Revised Standards Provide Guidance for Early Childhood Field

This month marks one year since the start of the Think Small blog. To celebrate, we’re using January to highlight information and initiatives from Think Small and our partners about infants and toddlers and their caregivers in Minnesota. This post is part of our series on children 0-3.

Long before they can talk, children are observing, experimenting, and figuring out their world. Each child moves at his or her own pace, but there are predictable, observable milestones across many developmental domains. Early childhood professionals can support healthy child development in their programs. Continue reading Revised Standards Provide Guidance for Early Childhood Field

Using LENA to Help Close the Word Gap

By: Gerri Fisher

This month marks one year since the start of the Think Small blog. To celebrate, we’re using January to highlight information and initiatives from Think Small and our partners about infants and toddlers and their caregivers in Minnesota. This post is part of our series on children 0-3.

Children participating in LENA Start

By the age of three, it is estimated that low-income children have heard 30 million fewer words than those from higher-income families. We see, in fact, a difference in how many words a child knows as early as eighteen months of age. This discrepancy in the number of words heard is referred to as the word gap, and it contributes to low-income children being less school ready than their more affluent peers. In 2016, utilizing funds from the Bush and Target Foundations, Think Small introduced a new initiative to address the word gap. The initiative, called LENA Start, is a laser-focused language intervention for those first three critical years of life. Continue reading Using LENA to Help Close the Word Gap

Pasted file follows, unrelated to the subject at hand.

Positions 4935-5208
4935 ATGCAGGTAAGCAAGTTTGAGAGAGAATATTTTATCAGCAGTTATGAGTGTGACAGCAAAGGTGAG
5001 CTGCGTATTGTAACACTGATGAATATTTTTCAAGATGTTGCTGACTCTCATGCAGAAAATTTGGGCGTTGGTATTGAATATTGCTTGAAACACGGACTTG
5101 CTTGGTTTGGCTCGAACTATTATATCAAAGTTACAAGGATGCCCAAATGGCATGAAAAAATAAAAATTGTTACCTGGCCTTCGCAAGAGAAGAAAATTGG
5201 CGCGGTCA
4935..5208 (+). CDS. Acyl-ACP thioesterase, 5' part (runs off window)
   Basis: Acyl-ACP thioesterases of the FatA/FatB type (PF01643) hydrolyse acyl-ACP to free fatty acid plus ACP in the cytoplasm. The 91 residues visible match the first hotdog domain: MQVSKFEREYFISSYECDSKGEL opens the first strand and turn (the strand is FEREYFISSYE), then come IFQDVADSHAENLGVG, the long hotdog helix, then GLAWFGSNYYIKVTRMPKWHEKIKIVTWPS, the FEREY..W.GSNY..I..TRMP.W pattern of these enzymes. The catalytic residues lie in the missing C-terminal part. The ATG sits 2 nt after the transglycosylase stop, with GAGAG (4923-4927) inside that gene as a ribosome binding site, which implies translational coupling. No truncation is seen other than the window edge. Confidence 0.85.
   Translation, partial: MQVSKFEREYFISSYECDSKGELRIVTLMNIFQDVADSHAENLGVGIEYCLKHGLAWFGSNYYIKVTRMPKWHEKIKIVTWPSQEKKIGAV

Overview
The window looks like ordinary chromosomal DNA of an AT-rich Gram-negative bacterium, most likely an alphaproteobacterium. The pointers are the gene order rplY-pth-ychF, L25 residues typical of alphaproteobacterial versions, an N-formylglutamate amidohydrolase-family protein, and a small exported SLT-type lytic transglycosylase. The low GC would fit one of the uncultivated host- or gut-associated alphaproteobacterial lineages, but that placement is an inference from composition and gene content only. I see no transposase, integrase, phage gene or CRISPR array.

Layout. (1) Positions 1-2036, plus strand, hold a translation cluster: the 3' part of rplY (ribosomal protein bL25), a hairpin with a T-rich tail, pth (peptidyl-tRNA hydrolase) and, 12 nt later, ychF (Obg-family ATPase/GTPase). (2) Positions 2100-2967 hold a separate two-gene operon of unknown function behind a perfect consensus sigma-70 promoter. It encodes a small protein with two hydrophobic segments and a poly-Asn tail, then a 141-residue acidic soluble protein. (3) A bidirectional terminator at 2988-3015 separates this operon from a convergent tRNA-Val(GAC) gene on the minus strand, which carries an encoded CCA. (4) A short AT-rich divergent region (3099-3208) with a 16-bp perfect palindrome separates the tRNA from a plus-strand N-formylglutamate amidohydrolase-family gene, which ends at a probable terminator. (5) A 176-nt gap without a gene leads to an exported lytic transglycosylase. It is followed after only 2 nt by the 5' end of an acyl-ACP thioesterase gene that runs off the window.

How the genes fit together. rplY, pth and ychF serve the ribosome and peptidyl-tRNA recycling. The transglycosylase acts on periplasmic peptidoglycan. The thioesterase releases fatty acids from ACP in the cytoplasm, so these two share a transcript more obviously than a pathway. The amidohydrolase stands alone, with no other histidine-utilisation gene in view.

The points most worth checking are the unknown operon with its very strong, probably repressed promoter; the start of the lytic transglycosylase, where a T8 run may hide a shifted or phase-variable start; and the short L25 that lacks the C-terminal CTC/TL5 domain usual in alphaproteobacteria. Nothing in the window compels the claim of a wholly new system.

Brain Development in Infants and Toddlers

90% of brain development occurs by age 5.

80% of the brain is developed by age 3.

Ages 0-3 are an important time for brain development.

These eye-catching statements sound impressive but can be confusing and misleading. Learning certainly continues after age five, and the window for development doesn’t close at Kindergarten. However, we know that interactions in the first few years of life are important to a child’s future. A parent’s relationship with their young child shapes the healthy development of their brain and body.  But what is the role of brain development? And how can caregivers support children 0-3 to have a great start? Continue reading Brain Development in Infants and Toddlers

Closing Opportunity Gaps to Shrink Achievement Gaps

By: Maya Fanjul-Debnam

The opportunity gap is one of the biggest obstacles our education system faces today.

As highlighted in a Minnpost op-ed written by Think Small President, Barbara Yates:

“Our achievement gaps start as opportunity gaps, where children do not have access to the opportunities they need to flourish and reach their full potential.”

Continue reading Closing Opportunity Gaps to Shrink Achievement Gaps

Word Pedometers Brought to Minneapolis to Help Close Word Gap

By: Maya Fanjul-Debnam

Minnesota is heralding in an innovative program to help close the word gap. The word gap–a 30 million word deficit between children from low income families and their more well-off peers– is evident by age 3. In order for it to be reversed, children need both parents and caregivers to speak, sing and read to them often.